Georgia’s Supreme Court hears arguments over state’s heartbeat abortion law

People stood outside Georgia’s Supreme Court Tuesday and protested as the high court heard arguments on Georgia’s heartbeat abortion law about whether the law is constitutional.

Opponents of the law say the state needs to throw the law out and start the process over.

The Supreme Court is not making a decision on whether abortion is legal in Georgia. It’s considering if the law banning it after about six weeks is legal.

Attorneys for the ACLU argued that, since Roe v. Wade was still in place in 2019, Georgia’s law was unconstitutional at the time.

The U.S. Supreme Court overturned Roe v. Wade in 2022, which essentially sent abortion laws back to the states to decide.

Georgia’s Supreme Court justices faced a full house inside their new chambers as attorneys on both sides argued over the heartbeat abortion law, also known as the Life Act.

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“Your theory is that the Life Act violated the Georgia Constitution because at the time the Life Act was passed, it violated the federal constitution as it was understood,” Georgia Supreme Court Justice Charles Bethel said during Tuesday’s arguments.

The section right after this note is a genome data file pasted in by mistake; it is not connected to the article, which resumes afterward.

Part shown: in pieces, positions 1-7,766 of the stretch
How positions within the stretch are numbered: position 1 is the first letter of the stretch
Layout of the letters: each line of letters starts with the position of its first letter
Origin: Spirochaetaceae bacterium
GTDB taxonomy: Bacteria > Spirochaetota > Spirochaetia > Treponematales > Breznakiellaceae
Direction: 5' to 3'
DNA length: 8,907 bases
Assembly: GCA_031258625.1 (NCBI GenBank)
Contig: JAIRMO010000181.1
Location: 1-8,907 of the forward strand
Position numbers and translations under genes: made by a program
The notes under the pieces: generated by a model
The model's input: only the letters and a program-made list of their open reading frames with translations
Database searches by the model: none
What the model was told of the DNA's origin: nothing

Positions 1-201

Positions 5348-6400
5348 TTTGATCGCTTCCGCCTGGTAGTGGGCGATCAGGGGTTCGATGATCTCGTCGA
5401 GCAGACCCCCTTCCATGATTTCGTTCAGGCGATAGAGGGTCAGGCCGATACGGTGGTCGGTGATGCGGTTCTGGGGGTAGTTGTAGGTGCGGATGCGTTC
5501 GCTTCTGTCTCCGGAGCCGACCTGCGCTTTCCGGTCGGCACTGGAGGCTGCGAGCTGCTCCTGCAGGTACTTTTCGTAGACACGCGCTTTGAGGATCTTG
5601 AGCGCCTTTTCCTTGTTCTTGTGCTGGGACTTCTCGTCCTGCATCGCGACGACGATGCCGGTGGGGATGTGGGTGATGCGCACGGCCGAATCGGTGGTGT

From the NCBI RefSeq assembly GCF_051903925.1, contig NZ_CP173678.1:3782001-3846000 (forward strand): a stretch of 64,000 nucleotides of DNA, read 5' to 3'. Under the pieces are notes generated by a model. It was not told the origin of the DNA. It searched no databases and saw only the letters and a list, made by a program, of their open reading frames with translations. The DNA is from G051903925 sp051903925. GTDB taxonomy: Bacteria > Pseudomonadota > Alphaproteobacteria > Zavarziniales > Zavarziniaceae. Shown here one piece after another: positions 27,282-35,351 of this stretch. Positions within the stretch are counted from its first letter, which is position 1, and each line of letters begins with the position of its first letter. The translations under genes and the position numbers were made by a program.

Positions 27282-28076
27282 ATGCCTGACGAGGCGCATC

Lawyers with the ACLU argued that the law must remain unconstitutional.

“This is not a case where there was a gray area in this, in 2019. This was a case where there was 50 years of precedent,” ACLU attorney Julia Stone said.

But the state argued that what the U.S. Supreme Court said in overturning Roe v. Wade is that that case was always wrong, including in 2019.

“When the Supreme Court overrules that in Dobbs, what it is saying and what it said, by the way, it was explicit about this, is that Roe and Casey were always wrong, and those decisions were always wrong,” State Solicitor Stephen Petrany argued.

Outside the court building, Georgia State University constitutional law professor Anthony Michael Kreis thought the state had a better argument but said this could just be round one in a long legal fight.

“Essentially, the court was deciding a procedural issue, whether or not the General Assembly acted lawfully at the time it adopted this law, not whether or not abortion is protected under the Georgia constitution,” Kreis said.

The justices will make their ruling in the next few months.

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